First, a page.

Guardian Dog Group
The goals and purposes of this breed standard include: to furnish guidelines for breeders who wish to maintain the quality of their breed and to improve it; to advance this breed to a state of similarity throughout the world; and to act as a guide for judges.
Breeders and judges have the responsibility to avoid any conditions or exaggerations that are detrimental to the health, welfare, essence and soundness of this breed, and must take the responsibility to see that these are not perpetuated.
Any departure from the following should be considered a fault, and the seriousness with which the fault should be regarded should be in exact proportion to its degree and its effect upon the health and welfare of the dog and on the dog’s ability to perform its traditional work.
The Standard Schnauzer is the prototype of the three distinct Schnauzer breeds: Miniature, Standard and Giant. His ancestry dates back to the 1400s. The breed was probably a cross between the black German Poodle, the gray Wolfspitz and wirehaired pinscher stock. The breed was used as a guard dog and rat catcher.
The Standard Schnauzer was recognized by the United Kennel Club in 1948.
The breed is heavy set, robust, squarely built. It has a dense, harsh coat. Arched eyebrows, profuse whiskers and a bristly mustache are the hallmarks of the breed. Both cropped and uncropped ears are acceptable.
The Standard Schnauzer has a lively but composed temperament. The breed is loyal and devoted, and loves children. They are intelligent, trainable and fearless, and their natural resistance to the weather and to diseases makes them an outstanding family, guard and companion dog.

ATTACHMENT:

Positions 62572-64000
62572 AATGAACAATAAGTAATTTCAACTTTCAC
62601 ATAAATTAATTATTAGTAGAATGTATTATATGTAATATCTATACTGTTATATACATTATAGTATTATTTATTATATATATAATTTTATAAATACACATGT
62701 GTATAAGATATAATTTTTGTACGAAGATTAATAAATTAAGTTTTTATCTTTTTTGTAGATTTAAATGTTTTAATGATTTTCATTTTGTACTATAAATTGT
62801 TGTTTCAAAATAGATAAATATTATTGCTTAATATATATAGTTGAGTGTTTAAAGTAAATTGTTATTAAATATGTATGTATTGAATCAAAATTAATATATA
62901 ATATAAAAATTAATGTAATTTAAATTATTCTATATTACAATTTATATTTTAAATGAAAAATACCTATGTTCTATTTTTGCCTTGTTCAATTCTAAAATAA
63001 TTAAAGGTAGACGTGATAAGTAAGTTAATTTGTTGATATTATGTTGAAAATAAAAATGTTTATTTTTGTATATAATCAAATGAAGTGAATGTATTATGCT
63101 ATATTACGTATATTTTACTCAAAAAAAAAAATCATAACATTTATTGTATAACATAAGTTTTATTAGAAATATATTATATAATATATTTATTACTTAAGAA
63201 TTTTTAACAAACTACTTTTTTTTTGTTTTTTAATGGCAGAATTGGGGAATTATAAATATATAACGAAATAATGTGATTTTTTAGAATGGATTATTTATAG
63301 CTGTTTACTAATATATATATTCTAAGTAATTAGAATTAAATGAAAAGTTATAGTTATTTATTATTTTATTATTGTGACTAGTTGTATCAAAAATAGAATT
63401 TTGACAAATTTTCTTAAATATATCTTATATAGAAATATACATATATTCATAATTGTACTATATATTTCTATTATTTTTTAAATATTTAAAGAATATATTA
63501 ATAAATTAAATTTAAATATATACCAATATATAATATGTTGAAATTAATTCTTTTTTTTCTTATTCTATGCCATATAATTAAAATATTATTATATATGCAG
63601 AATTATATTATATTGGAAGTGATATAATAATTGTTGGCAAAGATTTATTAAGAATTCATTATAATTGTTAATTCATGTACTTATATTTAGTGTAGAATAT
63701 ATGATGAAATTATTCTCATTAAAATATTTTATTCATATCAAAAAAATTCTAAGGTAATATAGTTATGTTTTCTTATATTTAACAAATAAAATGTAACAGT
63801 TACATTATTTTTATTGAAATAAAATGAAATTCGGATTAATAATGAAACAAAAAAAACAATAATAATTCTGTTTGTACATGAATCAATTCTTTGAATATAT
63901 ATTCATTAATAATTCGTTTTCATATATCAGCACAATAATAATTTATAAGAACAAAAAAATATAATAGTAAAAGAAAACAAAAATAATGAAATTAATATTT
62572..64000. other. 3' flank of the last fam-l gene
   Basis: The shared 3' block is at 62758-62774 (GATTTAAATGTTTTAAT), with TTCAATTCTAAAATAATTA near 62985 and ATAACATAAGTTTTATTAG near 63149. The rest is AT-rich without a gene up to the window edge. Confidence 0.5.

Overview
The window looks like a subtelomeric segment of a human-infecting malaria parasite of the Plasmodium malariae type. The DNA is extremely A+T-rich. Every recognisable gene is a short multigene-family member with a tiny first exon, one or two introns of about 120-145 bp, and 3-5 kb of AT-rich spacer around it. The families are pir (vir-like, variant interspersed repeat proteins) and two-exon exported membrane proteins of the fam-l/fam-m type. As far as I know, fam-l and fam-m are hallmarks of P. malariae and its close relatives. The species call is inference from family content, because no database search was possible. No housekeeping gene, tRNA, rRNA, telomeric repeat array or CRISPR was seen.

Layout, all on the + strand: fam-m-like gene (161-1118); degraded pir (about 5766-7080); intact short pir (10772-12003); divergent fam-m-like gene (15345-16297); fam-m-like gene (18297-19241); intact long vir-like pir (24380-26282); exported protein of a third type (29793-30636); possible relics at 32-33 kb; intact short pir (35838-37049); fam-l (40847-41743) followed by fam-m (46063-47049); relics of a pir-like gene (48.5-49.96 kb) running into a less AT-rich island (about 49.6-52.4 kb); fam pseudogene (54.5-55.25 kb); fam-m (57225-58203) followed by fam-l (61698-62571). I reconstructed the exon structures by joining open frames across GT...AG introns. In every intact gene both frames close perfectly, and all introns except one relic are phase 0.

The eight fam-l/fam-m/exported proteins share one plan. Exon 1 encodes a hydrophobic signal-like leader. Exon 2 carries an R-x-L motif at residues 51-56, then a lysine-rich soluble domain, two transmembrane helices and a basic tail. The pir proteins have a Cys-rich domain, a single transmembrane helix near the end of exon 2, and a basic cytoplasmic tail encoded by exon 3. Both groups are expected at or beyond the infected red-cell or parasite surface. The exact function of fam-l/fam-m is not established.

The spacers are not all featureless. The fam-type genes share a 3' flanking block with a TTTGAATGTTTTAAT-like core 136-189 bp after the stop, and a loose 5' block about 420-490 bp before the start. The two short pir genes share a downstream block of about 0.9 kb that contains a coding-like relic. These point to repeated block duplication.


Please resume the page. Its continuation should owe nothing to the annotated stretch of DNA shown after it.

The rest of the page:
The head is elongated, strong and rectangular. The total length of the head is half the length of the back (measured from the withers to the base of the tail). The topline of the skull is parallel to the topline of the muzzle. The stop appears well-defined due to the eyebrows.
Long, moderately broad, and flat, with smooth skin and no prominence of occiput.
The muzzle is a blunt wedge. The bridge of the nose is straight. The lips are black, smooth and close fitting to the jaws, with tight flews. The jaw muscles are well-developed but must be smooth so as not to interfere with the rectangular shape of the head.
A full complement of strong, white teeth meet in a scissors bite. The upper incisors slightly overlap and engage the lower. The canine teeth are strong and well-developed. The lower and upper jaws are powerful and neither overshot nor undershot.
Serious Faults: Overshot bite. Undershot bite.
Fault: Level bite.
Medium size, dark brown and oval in shape, set in the skull to look straight forward. The eyelids are tight-fitting, and the expression is lively.
Large, with well-developed nostrils. Always black in color.
Evenly shaped, set high and carried erect when cropped. Uncropped ears are V shaped and dropped, with the inner edges carried close to the cheeks. The fold should not be above the top of the skull.
Elegantly arched and blending cleanly into the shoulders. Strong and slim with a clean throat.
The shoulder blades are long, well muscled and sloping, forming an angle of approximately 50 degrees to the horizontal. The upper arm lies close to the body and forms an angle with the shoulder blade of approximately 100 degrees.
Strong, straight and not close together. The elbows are close to the body. The pasterns are slightly sloping and springy.